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Life On ICE: Marcial Morales is Still Fighting to Stay Here

Issue 287

Small business owner and father of three on the verge of deportation three years after leading epic hunger strike against immigrant detention.

Amba Guerguerian May 20

Marcial Morales explains that before his first encounter with the law nearly six years ago, he didn’t grasp how “illegal” his existence in the United States really was as an undocumented migrant. 

“To be honest, I didn’t even know that was something you could go to jail for,” he tells me. “I was free! I could buy a car; I could decide in a moment, ‘Hey, I’m gonna go drive to a different state to visit someone in my family.’”

“I was just a regular guy,” says Morales. “You know, I liked cars; I liked to hang out with my family; I didn’t know really anything about the law.”

After two years fighting deportation from the outside, you can see in Morales’ hardened expressions the hellscape he’s been navigating. But he’s still fighting.

Much has changed. Morales, like so many of the migrants facing deportation I have met over the years, knows the details of the immigration system. They learn it, usually, through a combination of inadequate private attorneys and having to navigate things pro se, for they don’t have the right to representation in immigration court.

Morales takes time to walk me step-by-step through updates on the legal web he’s been navigating for years. He understands the system better and in a much more personal way than I do as an immigration reporter.  

We first met in the fall of 2020 when he led dozens of other detained migrants in solitary confinement on hunger strike. He eventually won humanitarian parole after a nine-day hunger strike brought him to the brink of death. 

Morales and I catch up at Annabella Italian ­Restaurant, the pizzeria he co-owns with his brother near Hackettstown in North Jersey. He had murals of pastoral Tuscany, a place he can only dream of visiting, painted on the walls. The restaurant gets a call for an order of 300 slices. I scold Morales for offering the client to pay when they pick up. “Hey, this is a family restaurant; we all believe in God,” he laughs.  

As we talk I notice a set of fine lines on his arm. They look out of place on a middle-aged man like Morales. 

“Did you cut yourself?” I ask him.

“Yes, once when I was on the hunger strike in lock-up,” he says, referring to solitary confinement. “I just needed to know if things were real.”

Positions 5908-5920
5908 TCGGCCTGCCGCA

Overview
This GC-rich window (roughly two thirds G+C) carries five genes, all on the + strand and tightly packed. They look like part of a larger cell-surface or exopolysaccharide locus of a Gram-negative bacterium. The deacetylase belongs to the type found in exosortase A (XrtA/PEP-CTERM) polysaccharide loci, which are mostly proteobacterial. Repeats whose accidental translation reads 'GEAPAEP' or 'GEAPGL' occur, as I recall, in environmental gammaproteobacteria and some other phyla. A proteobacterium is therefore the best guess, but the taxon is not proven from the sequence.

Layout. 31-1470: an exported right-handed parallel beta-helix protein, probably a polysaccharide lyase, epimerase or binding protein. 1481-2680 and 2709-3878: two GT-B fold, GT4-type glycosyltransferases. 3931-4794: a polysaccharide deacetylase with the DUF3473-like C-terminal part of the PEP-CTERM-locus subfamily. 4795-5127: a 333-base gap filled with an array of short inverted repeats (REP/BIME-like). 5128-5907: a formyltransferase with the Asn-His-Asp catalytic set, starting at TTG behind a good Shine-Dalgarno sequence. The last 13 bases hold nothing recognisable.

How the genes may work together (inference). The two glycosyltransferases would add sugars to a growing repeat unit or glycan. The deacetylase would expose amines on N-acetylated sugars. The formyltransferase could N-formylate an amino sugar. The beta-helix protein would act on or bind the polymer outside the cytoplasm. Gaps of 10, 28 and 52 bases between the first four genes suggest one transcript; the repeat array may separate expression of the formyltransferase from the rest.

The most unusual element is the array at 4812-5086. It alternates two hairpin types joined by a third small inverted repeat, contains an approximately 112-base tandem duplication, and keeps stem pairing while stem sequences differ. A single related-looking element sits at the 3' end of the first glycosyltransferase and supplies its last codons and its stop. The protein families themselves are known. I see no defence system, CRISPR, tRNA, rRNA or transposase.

Detention scarred Morales in other ways too. He can hardly sleep, still too panicked. His house is just a place where he stores things. “I probably only spent like three nights at my house last month,” he tells me, pointing to a booth across the restaurant and saying, “I have back pain because I slept over there.” ­Between Annabella’s and crashing with various friends and family members, he’s able to avoid the house that haunts him. That’s where he’s mentally at his worst. “At night, I see shadows and I’ll think it’s a guard passing by.” It also doesn’t help that it’s at that house where his ICE check-ins occur. 

LOCKED UP

Morales’ legal ordeal began in July 2018 when his ­former mother-in-law called the cops on him. He sorely remembers never arriving to pick up his son the day he was booked. “Are you coming?” the child wrote in a text Morales still has saved on his phone today. 

Morales was placed in the notoriously violent Essex County Jail in ­Newark, N.J., and due to his immigrant status, was deemed a flight risk and denied bail. After two years behind bars, the charges were dismissed. But instead of going home a free man, Morales was transferred to ICE detention at Bergen County Correctional Facility because of his undocumented status dating back to when he entered the country as a teenager. 

At that time, Bergen was one of three North Jersey ­counties that had lucrative contracts with ICE where the agency rented out jail beds to use as immigration detention for people in deportation proceedings. When COVID-19 hit those facilities hard, the migrants, left in conditions of squalor, began to stage hunger strikes demanding their release on humanitarian parole, as there is no U.S. law requiring migrants to be incarcerated during deportation proceedings.